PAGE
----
Aunt Pilar was a staunch anti-war activist. “”We were creating the rules and making them work,” she would lighten up when reminded of Laurel Canyon, LA in `67. “There was magic all over.” According to a neatly captioned Polaroid photo that I retrieved from a family library in San Fernando Valley, Aunt Pilar was in Los Angeles, outside a club called Pandora’s Box, on Sunset and Crescent, on Nov 12, 1966—when thousands of people showed up to protest a 10pm teen-curfew law. Local business simply got fed up with what they called as “longhaired interlopers” who loved dancing all night, so went the crackdown.
My Aunt was also present during a rock benefit show for a music industry-related organization called, “CAFF: Community Action for Facts and Freedom,” at Valley Music Theater on Feb 23, 1967. The Byrds, the Doors, and Buffalo Springfield all played for this fundraiser—which was fighting the teen curfew.
Aunt Pilar was very active with anti-war street protests and “civil disobedience” activities in Manila, as well. Along with many activist-students from the state-run University of the Philippines and the upper class Ateneo de Manila, she took the streets so many times to help prevent the Philippine government from sending more PHILCAG (Philippine Civic Action Group) troops to Vietnam.
I once queried, “What do you mean by `make love, not war,’ Aunt Pilar?” Well, as usual, she hushed me with, “I don’t know, my dear...”
Although I always saw Aunt Pilar and her “groovy sisters” partying to “Purple Haze” and “Sunshine of Your Love,” flashing those exuberant “Peace Man!” signs—it wasn’t all fun, all the time. Whenever they communed and held vigils on picketlines, they would usually end up ushering their lean bodies, wrapped with multicolored gypsy dresses, along factory driveways to block the oncoming transport of scabs. They would scream, “Down with scabs! Welga! Welga!” Only water canons, tear gas bombs, and truncheons would force them out of the streets. That is, if they were lucky enough not to be thrown in jail—which, of course, happened more often than not.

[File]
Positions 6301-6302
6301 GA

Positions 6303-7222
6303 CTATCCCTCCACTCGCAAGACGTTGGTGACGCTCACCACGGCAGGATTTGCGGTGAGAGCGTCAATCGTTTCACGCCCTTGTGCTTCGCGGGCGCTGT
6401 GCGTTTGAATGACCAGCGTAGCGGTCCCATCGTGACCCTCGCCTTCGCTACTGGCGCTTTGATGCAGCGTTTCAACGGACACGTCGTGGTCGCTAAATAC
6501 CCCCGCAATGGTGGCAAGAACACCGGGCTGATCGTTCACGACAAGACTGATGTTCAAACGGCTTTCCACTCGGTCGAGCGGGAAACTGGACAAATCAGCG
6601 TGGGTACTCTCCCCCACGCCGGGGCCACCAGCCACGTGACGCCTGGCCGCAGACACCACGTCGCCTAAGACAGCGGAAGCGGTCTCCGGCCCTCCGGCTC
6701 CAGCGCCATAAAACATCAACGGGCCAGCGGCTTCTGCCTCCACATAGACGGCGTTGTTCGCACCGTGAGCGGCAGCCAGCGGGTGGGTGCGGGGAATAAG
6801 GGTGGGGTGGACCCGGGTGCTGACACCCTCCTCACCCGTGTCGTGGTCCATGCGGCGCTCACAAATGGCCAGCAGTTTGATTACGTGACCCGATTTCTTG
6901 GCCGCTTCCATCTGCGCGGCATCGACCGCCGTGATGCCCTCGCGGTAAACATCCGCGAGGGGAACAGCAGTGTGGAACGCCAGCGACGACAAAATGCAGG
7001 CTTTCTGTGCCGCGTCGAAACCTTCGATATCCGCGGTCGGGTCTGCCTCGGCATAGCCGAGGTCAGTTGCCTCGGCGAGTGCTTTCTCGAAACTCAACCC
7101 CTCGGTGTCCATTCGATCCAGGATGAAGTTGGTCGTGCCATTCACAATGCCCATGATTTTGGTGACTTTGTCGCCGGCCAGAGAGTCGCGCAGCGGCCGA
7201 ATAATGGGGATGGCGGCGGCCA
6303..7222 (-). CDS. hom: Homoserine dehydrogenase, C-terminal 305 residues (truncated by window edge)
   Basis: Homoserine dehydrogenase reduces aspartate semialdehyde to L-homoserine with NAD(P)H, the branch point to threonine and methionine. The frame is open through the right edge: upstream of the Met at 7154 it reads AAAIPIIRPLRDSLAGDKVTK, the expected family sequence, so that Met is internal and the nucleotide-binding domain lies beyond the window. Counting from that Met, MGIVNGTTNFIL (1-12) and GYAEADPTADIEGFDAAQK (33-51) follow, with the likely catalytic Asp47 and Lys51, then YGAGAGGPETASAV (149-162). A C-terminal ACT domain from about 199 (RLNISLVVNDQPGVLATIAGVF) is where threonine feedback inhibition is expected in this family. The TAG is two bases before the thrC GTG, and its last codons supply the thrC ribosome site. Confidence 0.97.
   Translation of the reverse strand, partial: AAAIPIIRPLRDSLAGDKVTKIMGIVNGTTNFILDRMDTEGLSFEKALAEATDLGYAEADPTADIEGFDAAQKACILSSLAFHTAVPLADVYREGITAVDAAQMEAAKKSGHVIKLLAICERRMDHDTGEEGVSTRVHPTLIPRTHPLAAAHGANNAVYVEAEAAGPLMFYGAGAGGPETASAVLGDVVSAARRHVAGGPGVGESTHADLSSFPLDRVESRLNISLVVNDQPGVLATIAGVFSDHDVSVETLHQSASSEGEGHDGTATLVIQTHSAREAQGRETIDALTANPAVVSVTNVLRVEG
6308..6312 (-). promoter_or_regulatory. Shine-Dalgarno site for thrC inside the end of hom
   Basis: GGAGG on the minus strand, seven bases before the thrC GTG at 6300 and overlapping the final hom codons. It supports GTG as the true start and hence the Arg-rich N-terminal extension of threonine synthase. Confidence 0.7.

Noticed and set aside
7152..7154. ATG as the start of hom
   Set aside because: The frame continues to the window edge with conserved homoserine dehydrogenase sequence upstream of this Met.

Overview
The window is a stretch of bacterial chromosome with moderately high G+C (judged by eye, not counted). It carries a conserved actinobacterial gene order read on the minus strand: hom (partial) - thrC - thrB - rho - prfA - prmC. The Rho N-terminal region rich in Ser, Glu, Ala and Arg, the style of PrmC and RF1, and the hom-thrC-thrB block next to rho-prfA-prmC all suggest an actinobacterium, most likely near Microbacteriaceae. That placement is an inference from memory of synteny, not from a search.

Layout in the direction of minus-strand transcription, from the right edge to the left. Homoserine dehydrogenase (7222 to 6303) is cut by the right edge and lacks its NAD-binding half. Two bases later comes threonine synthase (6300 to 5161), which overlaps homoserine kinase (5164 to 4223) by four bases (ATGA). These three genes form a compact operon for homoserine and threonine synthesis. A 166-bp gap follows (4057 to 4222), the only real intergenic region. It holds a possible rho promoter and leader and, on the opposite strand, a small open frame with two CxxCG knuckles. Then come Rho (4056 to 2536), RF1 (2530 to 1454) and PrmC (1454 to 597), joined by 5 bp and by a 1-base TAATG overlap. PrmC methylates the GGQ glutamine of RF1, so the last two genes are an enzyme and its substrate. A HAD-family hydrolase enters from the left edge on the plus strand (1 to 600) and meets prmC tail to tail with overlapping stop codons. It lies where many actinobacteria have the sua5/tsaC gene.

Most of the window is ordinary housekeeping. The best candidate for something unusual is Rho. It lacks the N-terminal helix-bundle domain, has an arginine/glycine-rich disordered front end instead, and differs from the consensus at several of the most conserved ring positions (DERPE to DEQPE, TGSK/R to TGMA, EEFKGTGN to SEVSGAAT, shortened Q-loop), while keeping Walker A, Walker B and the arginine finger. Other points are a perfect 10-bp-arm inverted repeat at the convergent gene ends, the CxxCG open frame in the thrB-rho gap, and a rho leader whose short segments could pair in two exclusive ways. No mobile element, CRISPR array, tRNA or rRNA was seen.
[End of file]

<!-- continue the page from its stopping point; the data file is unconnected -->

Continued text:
That was my Aunt Pilar, and that was her kind of activism. “No wonder, we don’t get the war to stop,” she would rant in my dream, “it’s because we only want to party.” She would go on and on, “These days, we just love to dance and get drunk, and talk and lecture, stack up on condoms, and fire off emails on the sides. A slight rain forecast will keep us off the streets!”
In a way, or sure enough, Aunt Pilar was referring to the “Live Earth” magnificence last July 7. The concerts, which was designed to raise awareness about man-made climate change and advocate environmentally friendly living, brought together more than 150 musical acts in eleven locations around the world and was broadcast to a mass global audience through radio, television, and the Internet.

THE UMBRELLA organization for “Live Earth” was “Save Our Selves,” founded by Kevin Wall, and included major partners such as former U.S. Vice President Al Gore, the Alliance for Climate Protection, MSN, and Control Room, the production company which produced the event. Unlike the similar “Live 8” concerts, which were free, “Live Earth” charged admission. The event set a new record for online entertainment by generating more than 9 million streams.
Although Gore has repeatedly voiced his prior stand that he is “not planning to be a candidate again for office,” this blatant display of self-promotion – that started with his narrator’s work with the Oscar-winning documentary “An Inconvenient Truth” – is simply staggering and almost unprecedented. This makes me point to (on a relatively less grander scale) Cindy Sheehan, who apparently got so tired in front of the camera, so she officially gave up the (anti-war) fight. Now she wants to run for public office and challenge Rep. (and Speaker) Nancy Pelosi.
Is this what all these “activism” amount to? A political career?